E-mail should be used exactly how it's intended to be used: to send and receive messages. That's it. It should be just one of the tools you use to keep your communication house in order. For example, to help keep my priorities straight, I put my to-do list and calendar to serious use, turning e-mails into tasks and appointments with a simple drag-and-drop. How is managing 150+ tasks and an infinite number of calendar items better than managing a bunch of e-mails? Well, to-do lists can be sorted by date and/or priority, allowing for you to focus only on what's most important today or this week, and calendar items are inherently date-driven and can be automatically recalled with built in alarms. The key is to use your calendar and tasks together, knowing which items belong on which list. To steal a tip from The David Allen Company's Kelly Forrister:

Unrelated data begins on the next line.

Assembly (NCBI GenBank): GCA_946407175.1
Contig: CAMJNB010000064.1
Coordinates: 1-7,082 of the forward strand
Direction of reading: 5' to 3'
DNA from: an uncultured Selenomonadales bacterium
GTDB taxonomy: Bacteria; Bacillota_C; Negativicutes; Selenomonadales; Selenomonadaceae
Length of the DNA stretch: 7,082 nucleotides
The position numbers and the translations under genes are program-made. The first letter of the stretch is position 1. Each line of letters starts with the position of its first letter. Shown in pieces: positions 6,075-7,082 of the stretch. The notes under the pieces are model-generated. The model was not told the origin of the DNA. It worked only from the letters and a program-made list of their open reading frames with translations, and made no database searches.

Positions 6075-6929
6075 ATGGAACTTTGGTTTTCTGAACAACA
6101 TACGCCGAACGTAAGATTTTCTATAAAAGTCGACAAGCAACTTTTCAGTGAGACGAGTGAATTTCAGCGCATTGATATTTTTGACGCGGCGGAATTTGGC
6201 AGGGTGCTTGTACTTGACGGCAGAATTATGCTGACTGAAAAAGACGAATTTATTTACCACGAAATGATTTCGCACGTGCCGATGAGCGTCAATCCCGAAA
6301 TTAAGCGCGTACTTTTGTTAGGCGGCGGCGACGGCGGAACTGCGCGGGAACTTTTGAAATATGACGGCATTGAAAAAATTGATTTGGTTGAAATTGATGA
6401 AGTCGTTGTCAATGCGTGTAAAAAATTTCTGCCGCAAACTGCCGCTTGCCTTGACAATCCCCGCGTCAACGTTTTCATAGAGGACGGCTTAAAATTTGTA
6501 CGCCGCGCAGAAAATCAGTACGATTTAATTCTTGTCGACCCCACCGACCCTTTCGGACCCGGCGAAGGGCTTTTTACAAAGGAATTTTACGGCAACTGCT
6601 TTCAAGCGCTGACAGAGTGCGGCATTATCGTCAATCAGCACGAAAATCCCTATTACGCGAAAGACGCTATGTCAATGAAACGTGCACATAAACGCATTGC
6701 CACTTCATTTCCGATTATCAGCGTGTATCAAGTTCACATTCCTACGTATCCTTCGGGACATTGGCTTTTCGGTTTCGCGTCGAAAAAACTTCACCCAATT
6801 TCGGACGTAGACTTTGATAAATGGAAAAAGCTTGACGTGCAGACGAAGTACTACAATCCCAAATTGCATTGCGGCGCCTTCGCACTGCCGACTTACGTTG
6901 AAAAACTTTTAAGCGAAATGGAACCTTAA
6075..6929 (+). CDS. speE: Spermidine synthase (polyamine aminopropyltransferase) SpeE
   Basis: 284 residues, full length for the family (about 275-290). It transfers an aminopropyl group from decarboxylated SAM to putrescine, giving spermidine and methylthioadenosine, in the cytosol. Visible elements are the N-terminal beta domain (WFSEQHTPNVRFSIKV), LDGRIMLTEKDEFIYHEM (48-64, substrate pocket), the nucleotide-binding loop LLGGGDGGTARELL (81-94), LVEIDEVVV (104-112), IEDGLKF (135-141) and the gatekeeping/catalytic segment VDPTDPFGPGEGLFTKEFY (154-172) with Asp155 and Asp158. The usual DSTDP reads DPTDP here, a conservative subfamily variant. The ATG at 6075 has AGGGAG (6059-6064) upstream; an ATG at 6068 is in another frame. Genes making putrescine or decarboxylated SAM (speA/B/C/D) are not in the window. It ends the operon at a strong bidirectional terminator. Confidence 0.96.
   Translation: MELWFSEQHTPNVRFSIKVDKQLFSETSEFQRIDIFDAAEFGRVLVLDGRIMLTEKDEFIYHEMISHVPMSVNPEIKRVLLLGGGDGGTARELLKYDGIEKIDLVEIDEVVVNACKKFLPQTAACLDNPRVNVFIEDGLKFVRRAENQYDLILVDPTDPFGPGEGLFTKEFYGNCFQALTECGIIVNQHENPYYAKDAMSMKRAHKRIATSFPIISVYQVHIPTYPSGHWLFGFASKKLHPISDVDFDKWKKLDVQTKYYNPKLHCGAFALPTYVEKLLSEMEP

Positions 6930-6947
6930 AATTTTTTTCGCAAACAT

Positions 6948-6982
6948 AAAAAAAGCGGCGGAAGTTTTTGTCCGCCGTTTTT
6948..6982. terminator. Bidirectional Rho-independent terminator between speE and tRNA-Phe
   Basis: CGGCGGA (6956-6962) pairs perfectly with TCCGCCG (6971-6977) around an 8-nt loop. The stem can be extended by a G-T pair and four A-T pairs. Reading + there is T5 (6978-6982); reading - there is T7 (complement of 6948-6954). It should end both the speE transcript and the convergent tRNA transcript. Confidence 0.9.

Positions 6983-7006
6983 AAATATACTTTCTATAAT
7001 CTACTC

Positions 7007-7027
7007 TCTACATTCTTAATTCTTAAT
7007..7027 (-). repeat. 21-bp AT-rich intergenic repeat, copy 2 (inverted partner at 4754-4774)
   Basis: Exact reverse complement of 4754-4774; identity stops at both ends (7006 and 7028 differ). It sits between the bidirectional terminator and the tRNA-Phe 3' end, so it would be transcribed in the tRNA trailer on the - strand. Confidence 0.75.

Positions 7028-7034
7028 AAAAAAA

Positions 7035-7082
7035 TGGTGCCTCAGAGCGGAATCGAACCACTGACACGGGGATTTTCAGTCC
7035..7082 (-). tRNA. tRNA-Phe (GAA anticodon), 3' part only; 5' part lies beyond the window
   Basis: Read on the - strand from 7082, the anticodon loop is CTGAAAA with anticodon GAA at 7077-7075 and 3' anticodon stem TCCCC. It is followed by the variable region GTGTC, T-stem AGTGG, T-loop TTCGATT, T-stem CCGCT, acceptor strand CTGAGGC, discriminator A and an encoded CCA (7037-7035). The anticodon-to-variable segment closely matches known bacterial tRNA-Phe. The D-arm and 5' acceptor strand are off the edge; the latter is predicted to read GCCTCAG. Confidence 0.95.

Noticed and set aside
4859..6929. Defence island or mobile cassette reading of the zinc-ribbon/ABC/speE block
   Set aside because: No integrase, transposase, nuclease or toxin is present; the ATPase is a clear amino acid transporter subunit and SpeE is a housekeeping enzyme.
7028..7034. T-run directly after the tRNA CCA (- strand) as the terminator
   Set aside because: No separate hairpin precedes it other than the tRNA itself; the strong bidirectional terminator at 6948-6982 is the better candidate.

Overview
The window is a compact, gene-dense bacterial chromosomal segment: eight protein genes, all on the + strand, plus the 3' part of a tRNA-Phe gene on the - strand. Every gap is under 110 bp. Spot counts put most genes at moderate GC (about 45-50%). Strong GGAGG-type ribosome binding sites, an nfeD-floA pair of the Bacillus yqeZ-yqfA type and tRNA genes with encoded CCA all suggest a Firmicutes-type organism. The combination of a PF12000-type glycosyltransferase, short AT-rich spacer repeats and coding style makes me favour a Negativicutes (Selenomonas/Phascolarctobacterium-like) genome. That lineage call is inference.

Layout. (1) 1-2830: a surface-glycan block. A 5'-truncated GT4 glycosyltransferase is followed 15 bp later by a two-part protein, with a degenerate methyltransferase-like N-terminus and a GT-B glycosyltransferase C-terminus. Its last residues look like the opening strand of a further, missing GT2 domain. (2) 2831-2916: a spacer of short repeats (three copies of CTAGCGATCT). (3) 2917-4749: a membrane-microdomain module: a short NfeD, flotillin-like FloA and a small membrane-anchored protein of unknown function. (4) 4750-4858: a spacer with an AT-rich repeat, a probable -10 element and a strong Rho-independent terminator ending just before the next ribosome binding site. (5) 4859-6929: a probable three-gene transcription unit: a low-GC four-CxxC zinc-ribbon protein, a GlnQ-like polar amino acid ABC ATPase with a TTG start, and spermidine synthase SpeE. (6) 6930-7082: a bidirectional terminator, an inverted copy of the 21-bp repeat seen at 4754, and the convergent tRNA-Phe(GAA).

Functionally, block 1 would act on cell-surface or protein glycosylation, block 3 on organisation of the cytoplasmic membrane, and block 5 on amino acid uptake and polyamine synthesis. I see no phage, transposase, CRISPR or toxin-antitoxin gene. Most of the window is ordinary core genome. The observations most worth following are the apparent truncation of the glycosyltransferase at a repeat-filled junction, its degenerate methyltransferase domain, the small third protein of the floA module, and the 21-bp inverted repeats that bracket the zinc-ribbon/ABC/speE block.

If you need to take action ON a day or time, put the action reminder on your calendar. If it needs to be done BY a day or can be done ANY day, organize it on a Task list.Two other tools that make the Single Screen System work are folders and "Good to Know" notes. The folders are easy to explain: they're where you put messages not tied to an immediate pending action. So what are "Good to Know" notes? They're things like your company's wireless network password (e-mailed to you from IT), your son's gift list (e-mailed to you by your spouse), or your running total of benefit days remaining (e-mailed to you by HR). If kept in your in-box, notes like these just take up space as messages that are no longer actionable. And they inevitably get lost, causing you to ask for them again, which just wastes everyone's time. They need a home--and it's not your in-box.
Once you have a handle on these tools, it's time to get serious about building your Single Screen System. Here's how you get started: